Council for Secular Humanism v. Jones
Council for Secular Humanism v. Jones, Case No. 2007-CA-1358 (Leon County Circuit Court)
CSH has filed suit in Leon County Circuit Court challenging the legality of statutes authorizing payments to two faith-based organizations, Prisoners of Christ, Inc. and Lamb of God Ministries, Inc, for services provided to the Florida Department of Corrections. The Department of Corrections’ contracts with the organizations stipulate that Prisoners of Christ and Lamb of God Ministries will receive public money for providing faith-based services to individuals with substance abuse problems. Also joining CSH in the lawsuit are Richard and Elaine Hull, two associate members of CSH. The Hulls are Tallahassee residents and Florida taxpayers.
CSH’s complaint is based on the Florida Constitution, not the Establishment Clause of the United States Constitution. CSH made a deliberate decision to seek relief under the Florida Constitution, because it has a very broad prohibition on aid to religious institutions. Specifically, the “No-Aid” provision of the Florida Constitution, Article I, Section 3, expressly mandates that no revenue of the state can be provided “directly or indirectly in aid of any church, sect, or religious denomination or in aid of any sectarian institution.”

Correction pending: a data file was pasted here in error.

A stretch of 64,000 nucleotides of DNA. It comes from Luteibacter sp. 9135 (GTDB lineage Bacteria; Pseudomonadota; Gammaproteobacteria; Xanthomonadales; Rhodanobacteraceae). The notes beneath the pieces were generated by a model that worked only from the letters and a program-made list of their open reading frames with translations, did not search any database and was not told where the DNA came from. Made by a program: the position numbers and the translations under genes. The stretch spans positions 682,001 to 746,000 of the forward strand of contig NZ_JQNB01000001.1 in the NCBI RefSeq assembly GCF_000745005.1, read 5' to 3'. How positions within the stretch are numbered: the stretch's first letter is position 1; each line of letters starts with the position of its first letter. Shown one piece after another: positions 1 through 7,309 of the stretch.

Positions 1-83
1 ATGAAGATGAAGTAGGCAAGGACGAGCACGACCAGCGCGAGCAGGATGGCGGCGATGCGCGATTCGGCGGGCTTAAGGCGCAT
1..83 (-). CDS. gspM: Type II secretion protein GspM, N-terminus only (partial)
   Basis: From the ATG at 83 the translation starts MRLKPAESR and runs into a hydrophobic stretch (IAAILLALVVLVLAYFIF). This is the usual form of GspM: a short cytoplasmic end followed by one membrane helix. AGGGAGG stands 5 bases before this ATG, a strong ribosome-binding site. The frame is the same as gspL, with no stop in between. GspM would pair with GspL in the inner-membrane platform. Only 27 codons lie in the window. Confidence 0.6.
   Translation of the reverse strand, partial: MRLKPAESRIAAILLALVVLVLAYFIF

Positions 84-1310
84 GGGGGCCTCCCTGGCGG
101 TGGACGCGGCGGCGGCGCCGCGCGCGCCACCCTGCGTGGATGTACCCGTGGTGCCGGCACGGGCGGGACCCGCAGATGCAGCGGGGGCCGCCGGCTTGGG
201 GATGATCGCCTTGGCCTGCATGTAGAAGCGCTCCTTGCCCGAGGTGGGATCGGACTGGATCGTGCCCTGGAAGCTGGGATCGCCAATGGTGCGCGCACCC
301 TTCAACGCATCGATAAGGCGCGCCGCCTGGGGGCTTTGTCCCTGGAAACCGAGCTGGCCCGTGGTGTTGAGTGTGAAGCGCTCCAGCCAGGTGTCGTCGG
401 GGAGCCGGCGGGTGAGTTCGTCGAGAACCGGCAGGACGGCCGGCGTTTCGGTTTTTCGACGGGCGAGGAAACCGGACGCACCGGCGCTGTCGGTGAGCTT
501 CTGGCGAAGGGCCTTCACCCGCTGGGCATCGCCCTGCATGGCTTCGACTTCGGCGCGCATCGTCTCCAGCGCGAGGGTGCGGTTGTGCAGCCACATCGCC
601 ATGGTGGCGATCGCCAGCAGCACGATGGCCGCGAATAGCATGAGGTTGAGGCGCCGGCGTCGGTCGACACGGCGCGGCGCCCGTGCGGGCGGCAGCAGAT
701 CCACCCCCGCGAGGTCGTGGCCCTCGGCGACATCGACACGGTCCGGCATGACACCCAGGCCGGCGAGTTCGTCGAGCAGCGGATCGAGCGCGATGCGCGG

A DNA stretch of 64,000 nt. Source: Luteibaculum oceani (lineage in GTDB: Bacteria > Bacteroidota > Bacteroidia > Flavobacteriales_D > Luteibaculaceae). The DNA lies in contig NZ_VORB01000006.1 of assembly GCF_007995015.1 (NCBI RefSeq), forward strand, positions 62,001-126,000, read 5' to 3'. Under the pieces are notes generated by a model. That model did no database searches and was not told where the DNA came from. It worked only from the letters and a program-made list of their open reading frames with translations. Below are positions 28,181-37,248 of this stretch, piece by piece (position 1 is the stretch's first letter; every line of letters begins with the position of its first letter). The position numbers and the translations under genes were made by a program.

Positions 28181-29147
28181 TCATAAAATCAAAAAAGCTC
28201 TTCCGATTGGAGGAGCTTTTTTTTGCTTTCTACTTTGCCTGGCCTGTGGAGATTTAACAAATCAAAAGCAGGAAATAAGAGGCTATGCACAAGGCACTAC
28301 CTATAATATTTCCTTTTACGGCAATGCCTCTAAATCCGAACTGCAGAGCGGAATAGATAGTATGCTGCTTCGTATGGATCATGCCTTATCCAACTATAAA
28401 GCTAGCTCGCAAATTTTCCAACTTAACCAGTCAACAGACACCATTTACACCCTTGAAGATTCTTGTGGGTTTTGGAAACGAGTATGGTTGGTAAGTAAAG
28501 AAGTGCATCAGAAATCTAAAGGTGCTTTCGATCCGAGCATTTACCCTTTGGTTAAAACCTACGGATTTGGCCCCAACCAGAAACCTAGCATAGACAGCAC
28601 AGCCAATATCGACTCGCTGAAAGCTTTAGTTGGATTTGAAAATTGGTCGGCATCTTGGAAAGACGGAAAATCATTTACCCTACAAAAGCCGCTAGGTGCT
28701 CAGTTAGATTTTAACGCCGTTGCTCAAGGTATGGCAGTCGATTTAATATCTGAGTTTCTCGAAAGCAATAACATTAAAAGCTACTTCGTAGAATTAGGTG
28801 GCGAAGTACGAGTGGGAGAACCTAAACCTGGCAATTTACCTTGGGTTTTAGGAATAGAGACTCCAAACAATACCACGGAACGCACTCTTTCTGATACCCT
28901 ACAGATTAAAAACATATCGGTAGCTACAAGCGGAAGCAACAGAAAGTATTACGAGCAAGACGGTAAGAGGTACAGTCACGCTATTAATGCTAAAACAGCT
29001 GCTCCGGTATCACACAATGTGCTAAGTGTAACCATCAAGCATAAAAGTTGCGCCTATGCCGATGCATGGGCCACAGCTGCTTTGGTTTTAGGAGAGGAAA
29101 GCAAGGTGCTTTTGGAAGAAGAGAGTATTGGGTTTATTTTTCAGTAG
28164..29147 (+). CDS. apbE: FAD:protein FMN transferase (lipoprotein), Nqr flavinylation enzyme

After CSH survived a motion to dismiss, the trial court granted the defendants’ motions for judgments on the pleadings in September 2008. The trial court judge acknowledged that this lawsuit represents a case of first impression, with no previous Florida court ruling providing any clear guidance on the exact significance of the state constitution’s no-aid provision.
In December 2009, the First District Court of Appeal reversed the trial court’s decision in part, remanding the case for further proceedings. In December 2009 and January 2010 the parties briefed the defendants’ motion to rehear the case en banc before First District Court of Appeal. The Court of Appeal denied the defendants’ motion for a rehearing in April 2010.
The defendants moved for the Florida Supreme Court to decide the legal issues in the case. The state Supreme Court denied that motion in July 2010, finally clearing the way for the case to proceed to discovery and litigation in the trial court.
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